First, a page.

Understanding Network I/O, Part 2 by George Belotsky (via The Farm) is the best tutorial on the subject of network programming I’ve seen yet. It provides a detailed explanation of simple threaded network clients, thread pools using the Queue module and asynchronous I/O using both Twisted and Python’s asyncore library—then discusses the strengths and weaknesses of each approach.

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End user license agreements hit a new low

So apparently there’s an unpleasant worm going around AOL Instant Messenger at the moment. Only it’s not a worm—it’s a semi-legitimate piece of adware which asks you for permission to “modify the instant messenger software, deliver additional content such as advertisements and promotional messages” and announces that “In addition, the software will interoperate with your current instant messaging client so as to permit the automatic sending of advertising messages originating from your computer to your contact or ’buddy’ list regarding content offered by PSD Tools or its suppliers.”

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Hacking the political system

Danny O’Brien has a fascinating post up about the nature of hacking and how to game entrenched political systems. It’s all worth reading, but the part about how Fax Your MP was created as a deliberate political hack in particular caught my attention. I’ve long been a fan of Fax Your MP and it’s really interesting to see some of the ideas behind the system explained:

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Automatic line ending conversions in IE

I’ve just updated my SitePoint blog with a tale of Javascript debugging woe. To cut a long story short, Internet Explorer for both Mac and Windows automatically converts sane line endings in to the platform specific alternatives whenever you assign a Javascript string to the value attribute of a text area. It’s the kind of quirk that can take up a whole morning’s worth of debugging.

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RSS vs Atom, condensed

Jeremy Zawodny:

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Code generation vs data driven programming

Via Ned Batchelder, this interview with pragmatic Dave Thomas on code generation closely reflects my own nascent thoughts on the issue:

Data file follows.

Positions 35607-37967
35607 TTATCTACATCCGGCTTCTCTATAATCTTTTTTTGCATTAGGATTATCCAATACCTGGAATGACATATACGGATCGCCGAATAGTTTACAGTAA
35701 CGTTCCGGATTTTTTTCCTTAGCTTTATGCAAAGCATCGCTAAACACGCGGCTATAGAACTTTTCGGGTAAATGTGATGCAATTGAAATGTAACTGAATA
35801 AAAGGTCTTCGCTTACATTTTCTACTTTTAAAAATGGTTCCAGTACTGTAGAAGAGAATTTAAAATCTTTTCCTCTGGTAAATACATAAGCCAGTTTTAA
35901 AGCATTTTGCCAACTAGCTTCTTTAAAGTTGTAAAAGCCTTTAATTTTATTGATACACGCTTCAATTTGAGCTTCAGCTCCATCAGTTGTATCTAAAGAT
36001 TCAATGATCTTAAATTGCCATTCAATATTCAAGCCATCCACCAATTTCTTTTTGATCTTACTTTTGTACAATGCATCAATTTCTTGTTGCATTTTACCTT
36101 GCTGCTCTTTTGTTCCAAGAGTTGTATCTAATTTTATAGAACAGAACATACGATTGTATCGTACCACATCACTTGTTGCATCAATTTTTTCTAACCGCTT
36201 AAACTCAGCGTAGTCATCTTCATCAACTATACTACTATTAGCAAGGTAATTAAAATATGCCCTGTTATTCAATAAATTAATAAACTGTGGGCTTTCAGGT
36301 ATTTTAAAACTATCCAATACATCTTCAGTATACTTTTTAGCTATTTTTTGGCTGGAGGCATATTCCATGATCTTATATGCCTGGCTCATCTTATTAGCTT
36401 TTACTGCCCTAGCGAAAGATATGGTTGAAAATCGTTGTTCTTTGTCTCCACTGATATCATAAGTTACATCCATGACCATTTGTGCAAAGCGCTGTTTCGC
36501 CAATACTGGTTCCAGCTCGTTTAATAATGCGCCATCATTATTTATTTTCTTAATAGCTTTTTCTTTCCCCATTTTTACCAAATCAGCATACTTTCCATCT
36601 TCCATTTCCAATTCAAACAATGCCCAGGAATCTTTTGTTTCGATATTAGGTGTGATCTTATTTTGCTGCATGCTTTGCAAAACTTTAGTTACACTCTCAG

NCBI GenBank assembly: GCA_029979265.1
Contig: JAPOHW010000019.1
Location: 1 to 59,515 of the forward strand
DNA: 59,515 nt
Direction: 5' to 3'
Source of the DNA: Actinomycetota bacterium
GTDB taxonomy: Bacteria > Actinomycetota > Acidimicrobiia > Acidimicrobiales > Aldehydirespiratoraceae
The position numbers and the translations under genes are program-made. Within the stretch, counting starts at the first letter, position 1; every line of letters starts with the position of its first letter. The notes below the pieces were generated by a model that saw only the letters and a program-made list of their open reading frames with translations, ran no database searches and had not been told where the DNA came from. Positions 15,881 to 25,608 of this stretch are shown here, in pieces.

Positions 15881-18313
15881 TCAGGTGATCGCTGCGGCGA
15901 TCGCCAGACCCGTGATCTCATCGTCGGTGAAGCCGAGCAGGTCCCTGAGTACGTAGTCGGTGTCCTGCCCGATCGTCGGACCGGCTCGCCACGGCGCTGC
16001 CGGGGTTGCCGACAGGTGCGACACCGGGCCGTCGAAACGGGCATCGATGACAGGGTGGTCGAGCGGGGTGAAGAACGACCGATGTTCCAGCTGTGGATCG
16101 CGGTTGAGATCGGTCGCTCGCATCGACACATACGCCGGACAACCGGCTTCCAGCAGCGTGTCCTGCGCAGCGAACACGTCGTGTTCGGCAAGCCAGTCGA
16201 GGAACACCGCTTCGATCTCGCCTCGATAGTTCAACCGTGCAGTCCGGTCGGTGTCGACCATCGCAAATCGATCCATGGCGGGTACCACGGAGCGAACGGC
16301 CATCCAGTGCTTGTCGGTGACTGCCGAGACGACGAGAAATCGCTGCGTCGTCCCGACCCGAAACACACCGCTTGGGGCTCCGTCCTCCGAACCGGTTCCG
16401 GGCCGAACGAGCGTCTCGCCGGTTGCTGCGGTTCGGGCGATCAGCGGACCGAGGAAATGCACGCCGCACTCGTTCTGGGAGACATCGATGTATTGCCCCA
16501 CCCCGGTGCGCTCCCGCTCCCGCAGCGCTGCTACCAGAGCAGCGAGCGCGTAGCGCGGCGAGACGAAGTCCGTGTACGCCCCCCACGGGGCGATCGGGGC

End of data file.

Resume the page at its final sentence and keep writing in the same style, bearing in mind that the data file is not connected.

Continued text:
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width = str(len(str(len(lines))))

The above monstrosity came up today while writing a function to add zero padded line numbers to a chunk of text:

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The dangers of PageRank

A well documented side effect of the weblog format is that it brings Google PageRank in almost absurd quantities. I’m now the 5th result for simon on Google, and I’ve been the top result for simon willison almost since the day I launched. High rankings however are not always a good thing, especially when combined with a comment system. A growing number of bloggers have found themselves at the top position for terms of little or no relevance to the rest of their sites, which in turn can attract truly surreal comments from visitors from search engines who may never have encountered a blog before.

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Hot Links

The thing I love about RSS, and by extension web services, is that they allow people to take publically available data and combine it in ways never thought of by the originator of the feed. The internet is awash with examples of this, from useful services such as Feedster to useless amusements like I despise you and your so-called taste, the most insulting extension of the Amazon API I’ve seen to date.

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Command line Futurama quotes

Today’s command line amusement:

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The return of the Spong Monkeys

Via Eric Meyer, at least I’m not the only one selling out. Joel Veitch’s infamous Spong Monkeys can now be seen in two TV ads for Quiznos sandwhiches: We love the subs and Take a buck off (Quicktime movies). It’s nice to see such awesome and uniquely British talent recognised at a global level.

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I’ve sold out!

What can I say—the lure of the mighty dollar proved too much. I’ve just made my first post to my new client-side scripting blog over at SitePoint, as a paid columnist.